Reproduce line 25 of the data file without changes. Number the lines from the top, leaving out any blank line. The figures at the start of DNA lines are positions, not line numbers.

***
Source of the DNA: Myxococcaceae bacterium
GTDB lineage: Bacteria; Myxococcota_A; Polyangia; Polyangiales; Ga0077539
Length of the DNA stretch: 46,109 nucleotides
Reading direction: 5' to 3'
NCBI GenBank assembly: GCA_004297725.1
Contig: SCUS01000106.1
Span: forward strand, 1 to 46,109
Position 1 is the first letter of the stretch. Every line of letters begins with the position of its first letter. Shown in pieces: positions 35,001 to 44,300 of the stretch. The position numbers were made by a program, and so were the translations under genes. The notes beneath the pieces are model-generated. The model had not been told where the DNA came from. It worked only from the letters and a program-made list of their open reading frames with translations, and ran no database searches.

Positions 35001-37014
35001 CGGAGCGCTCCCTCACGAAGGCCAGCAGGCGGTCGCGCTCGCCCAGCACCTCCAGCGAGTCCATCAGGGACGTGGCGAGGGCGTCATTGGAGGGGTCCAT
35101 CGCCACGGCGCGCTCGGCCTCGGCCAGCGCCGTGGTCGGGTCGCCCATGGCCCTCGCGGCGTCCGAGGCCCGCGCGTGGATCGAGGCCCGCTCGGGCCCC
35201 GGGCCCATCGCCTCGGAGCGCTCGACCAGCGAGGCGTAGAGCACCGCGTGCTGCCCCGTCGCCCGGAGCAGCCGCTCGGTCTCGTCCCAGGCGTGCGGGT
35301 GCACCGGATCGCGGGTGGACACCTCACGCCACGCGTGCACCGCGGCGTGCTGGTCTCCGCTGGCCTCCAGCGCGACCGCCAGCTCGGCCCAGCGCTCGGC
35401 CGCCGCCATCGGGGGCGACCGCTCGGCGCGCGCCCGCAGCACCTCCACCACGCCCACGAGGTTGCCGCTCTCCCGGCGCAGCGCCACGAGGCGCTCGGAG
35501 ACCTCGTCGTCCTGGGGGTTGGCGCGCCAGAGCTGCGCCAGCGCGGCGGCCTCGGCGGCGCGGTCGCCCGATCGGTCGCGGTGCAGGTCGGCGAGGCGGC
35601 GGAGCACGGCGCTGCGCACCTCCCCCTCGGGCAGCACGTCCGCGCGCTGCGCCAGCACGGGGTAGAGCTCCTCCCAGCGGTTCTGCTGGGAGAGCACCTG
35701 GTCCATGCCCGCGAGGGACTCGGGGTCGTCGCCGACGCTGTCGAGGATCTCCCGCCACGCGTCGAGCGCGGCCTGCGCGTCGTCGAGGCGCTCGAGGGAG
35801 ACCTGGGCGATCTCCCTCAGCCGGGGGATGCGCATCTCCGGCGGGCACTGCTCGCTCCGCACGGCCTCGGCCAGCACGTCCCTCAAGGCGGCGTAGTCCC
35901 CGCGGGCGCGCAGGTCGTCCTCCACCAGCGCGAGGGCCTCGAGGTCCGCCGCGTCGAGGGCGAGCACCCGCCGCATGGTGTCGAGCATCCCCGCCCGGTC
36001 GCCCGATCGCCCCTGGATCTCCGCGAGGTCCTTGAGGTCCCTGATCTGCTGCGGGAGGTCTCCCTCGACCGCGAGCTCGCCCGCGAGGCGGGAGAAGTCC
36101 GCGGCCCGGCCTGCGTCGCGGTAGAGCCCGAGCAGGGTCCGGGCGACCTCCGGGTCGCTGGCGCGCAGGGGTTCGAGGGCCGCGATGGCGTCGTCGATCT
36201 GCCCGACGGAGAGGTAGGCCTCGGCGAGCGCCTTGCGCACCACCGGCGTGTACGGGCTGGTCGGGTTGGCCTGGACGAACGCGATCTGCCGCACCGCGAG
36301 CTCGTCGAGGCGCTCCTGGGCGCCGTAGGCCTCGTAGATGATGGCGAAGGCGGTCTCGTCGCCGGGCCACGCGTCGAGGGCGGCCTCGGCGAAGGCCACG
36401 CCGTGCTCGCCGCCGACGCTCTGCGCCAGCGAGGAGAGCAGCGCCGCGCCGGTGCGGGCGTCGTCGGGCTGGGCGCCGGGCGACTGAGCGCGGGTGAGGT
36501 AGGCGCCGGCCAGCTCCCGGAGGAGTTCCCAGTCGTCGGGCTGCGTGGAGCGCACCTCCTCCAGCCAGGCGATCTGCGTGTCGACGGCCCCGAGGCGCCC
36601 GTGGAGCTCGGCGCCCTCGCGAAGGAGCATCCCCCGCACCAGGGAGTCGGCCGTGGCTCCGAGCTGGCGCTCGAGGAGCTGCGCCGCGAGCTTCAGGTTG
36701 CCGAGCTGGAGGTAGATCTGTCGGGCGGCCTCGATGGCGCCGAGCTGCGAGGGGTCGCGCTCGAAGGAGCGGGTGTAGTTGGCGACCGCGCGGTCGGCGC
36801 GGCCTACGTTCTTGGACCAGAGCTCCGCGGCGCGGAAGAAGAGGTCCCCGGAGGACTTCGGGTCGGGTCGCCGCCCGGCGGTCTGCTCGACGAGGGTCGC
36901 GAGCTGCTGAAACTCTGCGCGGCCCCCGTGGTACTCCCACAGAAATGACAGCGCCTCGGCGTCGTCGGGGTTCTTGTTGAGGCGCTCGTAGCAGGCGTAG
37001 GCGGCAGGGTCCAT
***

36501 AGGCGCCGGCCAGCTCCCGGAGGAGTTCCCAGTCGTCGGGCTGCGTGGAGCGCACCTCCTCCAGCCAGGCGATCTGCGTGTCGACGGCCCCGAGGCGCCC